Breath and Psychological Well-being

The Samahita Blog

Breath and Psychological Well-being

By Paul Dallaghan

Attention on the breath within a comprehensive yoga approach can be an effective way to address our psychological well-being.

Why so?

The act of respiration has broad impact on several functions within the body, including:

  • cell function
  • physiological activity via the autonomic nervous system with a direct role in the stress response
  • several bodily systems
  • as well as cardiac and brain rhythms

Maladapted modes of breathing, particularly hyperventilation, are associated with emotional disturbance such as in an anxiety attack or conditions like agoraphobia (1).

As shown in self-reporting in evaluative psychological surveys there is a role for trained breathing in handling emotions and improving psychological well-being through:

  • the pacification of anxiety attacks through a change in breathing
  • the robust handling of a stressor
  • the resilience to continuous stress as measured by autonomic outcomes such as Heart Rate Variability (HRV)
  • improved lung function especially as a predictor of CHD and all-cause mortality

In another study Chang et al. were able to show that a slow-breathing state in humans, from 16 down to 8 breaths per minute:

  • increased parasympathetic activity
  • reduced sympathetic activity
  • shifted sympathovagal balance toward vagal activities
  • changes considered to promote autonomic cardiovascular regulation (2)
Meditation

A comprehensive yoga approach incorporates meditational, relaxational, and breathing techniques, amongst other elements, that, according to Jerath et al., counteract the deleterious effects of stress, anxiety, negative emotions and sympathetic dominance, thereby being a plausible behavioral approach to support:

  • stress
  • anxiety
  • depression
  • some emotional disorders
  • collectively promoting psychological well-being (3)

A trained breath practice therefore can be considered a valid tool in addressing our psychological well-being in order to build stress-resilience for times of challenge and to handle day-to-day life.

Link to Main Article:
The Power in Yoga’s Approach to Upgraded Breathing

Paul Dallaghan’s expertise with breathwork, body and meditative practices comes from three sources: over 25 years of daily dedicated practice and teaching these techniques; immersion in the original culture through one-on-one direct training in practice and study of ancient texts; doctoral scientific research at a leading US university (Emory) on yoga and breath in terms of stress, health and aging. Paul occupies a unique space to impart genuine teaching and science on these practices, acknowledged by his teacher and lineage (Kuvalayananda) in India as a Teacher-of-teachers and a Master of Breath, identified to carry the tradition (Pranayama). This places him as the only master-level yoga and breath practitioner currently immersed in scientific academic research on breathwork, stress and health. His sincere and ongoing role is to teach, write and research to help put out experienced and authentic information on these areas in a world full of confusion and conflicting messages both off and online.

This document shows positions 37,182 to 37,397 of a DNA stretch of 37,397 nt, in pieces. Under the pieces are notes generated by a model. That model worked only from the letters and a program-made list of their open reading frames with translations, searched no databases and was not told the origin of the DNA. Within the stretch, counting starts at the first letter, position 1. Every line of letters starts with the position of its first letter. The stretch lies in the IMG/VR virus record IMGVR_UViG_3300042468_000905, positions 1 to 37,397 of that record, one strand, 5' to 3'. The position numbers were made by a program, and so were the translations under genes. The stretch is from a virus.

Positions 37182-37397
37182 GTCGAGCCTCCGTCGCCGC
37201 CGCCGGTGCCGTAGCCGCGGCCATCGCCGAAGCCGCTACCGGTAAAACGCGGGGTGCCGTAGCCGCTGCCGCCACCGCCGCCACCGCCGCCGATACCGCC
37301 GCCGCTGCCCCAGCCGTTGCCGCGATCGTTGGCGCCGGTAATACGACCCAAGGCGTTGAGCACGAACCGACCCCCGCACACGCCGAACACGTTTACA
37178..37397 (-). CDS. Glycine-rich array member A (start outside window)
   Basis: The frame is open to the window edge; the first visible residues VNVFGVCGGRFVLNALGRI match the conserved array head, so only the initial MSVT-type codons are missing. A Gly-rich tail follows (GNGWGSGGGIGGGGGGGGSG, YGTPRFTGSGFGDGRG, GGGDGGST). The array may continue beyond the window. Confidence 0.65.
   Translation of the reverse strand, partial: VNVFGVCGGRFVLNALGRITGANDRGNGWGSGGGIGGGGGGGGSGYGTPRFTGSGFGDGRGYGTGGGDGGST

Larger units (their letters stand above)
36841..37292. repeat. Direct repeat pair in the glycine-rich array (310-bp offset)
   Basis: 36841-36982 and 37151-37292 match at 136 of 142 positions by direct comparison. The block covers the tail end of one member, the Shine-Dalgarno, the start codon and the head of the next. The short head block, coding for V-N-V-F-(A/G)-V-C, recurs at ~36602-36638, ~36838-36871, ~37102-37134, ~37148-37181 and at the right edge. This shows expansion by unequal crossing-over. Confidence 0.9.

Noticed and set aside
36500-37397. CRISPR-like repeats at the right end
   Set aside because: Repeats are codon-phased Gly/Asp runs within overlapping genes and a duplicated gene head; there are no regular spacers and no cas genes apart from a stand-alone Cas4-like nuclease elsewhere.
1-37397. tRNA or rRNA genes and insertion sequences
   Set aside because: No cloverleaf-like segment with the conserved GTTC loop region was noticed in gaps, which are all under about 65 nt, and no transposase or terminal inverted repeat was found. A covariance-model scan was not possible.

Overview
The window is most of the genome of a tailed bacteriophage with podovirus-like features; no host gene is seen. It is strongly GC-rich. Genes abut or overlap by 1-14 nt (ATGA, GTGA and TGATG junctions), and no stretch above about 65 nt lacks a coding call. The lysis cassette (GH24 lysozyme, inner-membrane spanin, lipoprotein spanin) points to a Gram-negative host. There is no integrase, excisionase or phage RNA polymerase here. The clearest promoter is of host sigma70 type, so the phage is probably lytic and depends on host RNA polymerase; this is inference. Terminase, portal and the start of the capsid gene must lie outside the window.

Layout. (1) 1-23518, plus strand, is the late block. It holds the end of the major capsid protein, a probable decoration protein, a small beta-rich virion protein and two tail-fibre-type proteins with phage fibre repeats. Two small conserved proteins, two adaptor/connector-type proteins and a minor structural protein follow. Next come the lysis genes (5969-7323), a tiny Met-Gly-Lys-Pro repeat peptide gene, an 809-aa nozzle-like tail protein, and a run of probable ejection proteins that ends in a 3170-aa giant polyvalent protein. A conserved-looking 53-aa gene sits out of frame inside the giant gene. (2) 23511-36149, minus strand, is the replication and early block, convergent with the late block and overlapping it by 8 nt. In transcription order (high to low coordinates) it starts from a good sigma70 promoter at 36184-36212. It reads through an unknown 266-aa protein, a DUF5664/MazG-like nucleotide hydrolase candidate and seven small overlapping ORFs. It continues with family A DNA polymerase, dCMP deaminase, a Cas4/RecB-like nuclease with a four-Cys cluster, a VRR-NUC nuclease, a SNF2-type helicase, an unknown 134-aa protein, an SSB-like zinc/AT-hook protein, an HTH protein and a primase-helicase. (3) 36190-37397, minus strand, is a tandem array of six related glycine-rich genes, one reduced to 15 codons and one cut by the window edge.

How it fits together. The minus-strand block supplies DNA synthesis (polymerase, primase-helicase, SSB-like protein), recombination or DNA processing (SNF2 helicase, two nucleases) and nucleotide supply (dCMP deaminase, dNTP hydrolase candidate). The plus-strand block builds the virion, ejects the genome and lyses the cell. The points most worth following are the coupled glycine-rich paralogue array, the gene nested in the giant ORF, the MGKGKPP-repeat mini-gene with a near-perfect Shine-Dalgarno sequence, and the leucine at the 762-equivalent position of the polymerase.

For more on his background see his bio.

References

  1. Bass, C., & Gardner, W. (1985). Emotional influences on breathing and breathlessness. J Psychosom Res, 29(6), 599-609. doi: http://dx.doi.org/10.1016/0022-3999(85)90069-8
    https://europepmc.org/article/med/3910805
  2. Chang, Q., Liu, R., & Shen, Z. (2013). Effects of slow breathing rate on blood pressure and heart rate variabilities. Int J Cardiol, 169(1), e6-8. doi:10.1016/j.ijcard.2013.08.121
    https://www.internationaljournalofcardiology.com/article/S0167-5273(13)01704-X/abstract
  3. Jerath, R., Crawford, M. W., Barnes, V. A., & Harden, K. (2015). Self-regulation of breathing as a primary treatment for anxiety. Appl Psychophysiol Biofeedback, 40(2), 107-115. doi:10.1007/s10484-015-9279-8
    https://link.springer.com/article/10.1007/s10484-015-9279-8

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